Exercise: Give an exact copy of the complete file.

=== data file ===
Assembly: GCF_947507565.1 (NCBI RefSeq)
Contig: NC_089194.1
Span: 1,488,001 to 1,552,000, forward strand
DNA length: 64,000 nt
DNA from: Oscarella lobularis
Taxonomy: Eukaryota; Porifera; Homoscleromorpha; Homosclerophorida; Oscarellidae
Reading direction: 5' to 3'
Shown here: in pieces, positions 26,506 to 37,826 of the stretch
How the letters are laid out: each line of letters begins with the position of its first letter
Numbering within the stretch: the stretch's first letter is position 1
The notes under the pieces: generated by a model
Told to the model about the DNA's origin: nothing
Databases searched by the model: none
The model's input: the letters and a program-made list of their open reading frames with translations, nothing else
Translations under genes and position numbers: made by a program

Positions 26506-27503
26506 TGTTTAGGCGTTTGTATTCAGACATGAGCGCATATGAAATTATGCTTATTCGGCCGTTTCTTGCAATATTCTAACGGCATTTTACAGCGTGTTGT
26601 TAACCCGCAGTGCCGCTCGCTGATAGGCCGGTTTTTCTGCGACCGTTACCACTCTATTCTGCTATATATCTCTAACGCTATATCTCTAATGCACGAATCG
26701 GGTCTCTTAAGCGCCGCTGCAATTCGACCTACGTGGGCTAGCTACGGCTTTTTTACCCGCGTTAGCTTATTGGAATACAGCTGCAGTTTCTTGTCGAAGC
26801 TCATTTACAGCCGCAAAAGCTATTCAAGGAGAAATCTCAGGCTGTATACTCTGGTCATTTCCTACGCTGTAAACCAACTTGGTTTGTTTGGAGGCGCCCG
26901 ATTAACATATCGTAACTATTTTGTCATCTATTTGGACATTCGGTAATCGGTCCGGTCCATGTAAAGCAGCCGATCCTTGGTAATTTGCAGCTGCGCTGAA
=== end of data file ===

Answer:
Assembly: GCF_947507565.1 (NCBI RefSeq)
Contig: NC_089194.1
Span: 1,488,001 to 1,552,000, forward strand
DNA length: 64,000 nt
DNA from: Oscarella lobularis
Taxonomy: Eukaryota; Porifera; Homoscleromorpha; Homosclerophorida; Oscarellidae
Reading direction: 5' to 3'
Shown here: in pieces, positions 26,506 to 37,826 of the stretch
How the letters are laid out: each line of letters begins with the position of its first letter
Numbering within the stretch: the stretch's first letter is position 1
The notes under the pieces: generated by a model
Told to the model about the DNA's origin: nothing
Databases searched by the model: none
The model's input: the letters and a program-made list of their open reading frames with translations, nothing else
Translations under genes and position numbers: made by a program

Positions 26506-27503
26506 TGTTTAGGCGTTTGTATTCAGACATGAGCGCATATGAAATTATGCTTATTCGGCCGTTTCTTGCAATATTCTAACGGCATTTTACAGCGTGTTGT
26601 TAACCCGCAGTGCCGCTCGCTGATAGGCCGGTTTTTCTGCGACCGTTACCACTCTATTCTGCTATATATCTCTAACGCTATATCTCTAATGCACGAATCG
26701 GGTCTCTTAAGCGCCGCTGCAATTCGACCTACGTGGGCTAGCTACGGCTTTTTTACCCGCGTTAGCTTATTGGAATACAGCTGCAGTTTCTTGTCGAAGC
26801 TCATTTACAGCCGCAAAAGCTATTCAAGGAGAAATCTCAGGCTGTATACTCTGGTCATTTCCTACGCTGTAAACCAACTTGGTTTGTTTGGAGGCGCCCG
26901 ATTAACATATCGTAACTATTTTGTCATCTATTTGGACATTCGGTAATCGGTCCGGTCCATGTAAAGCAGCCGATCCTTGGTAATTTGCAGCTGCGCTGAA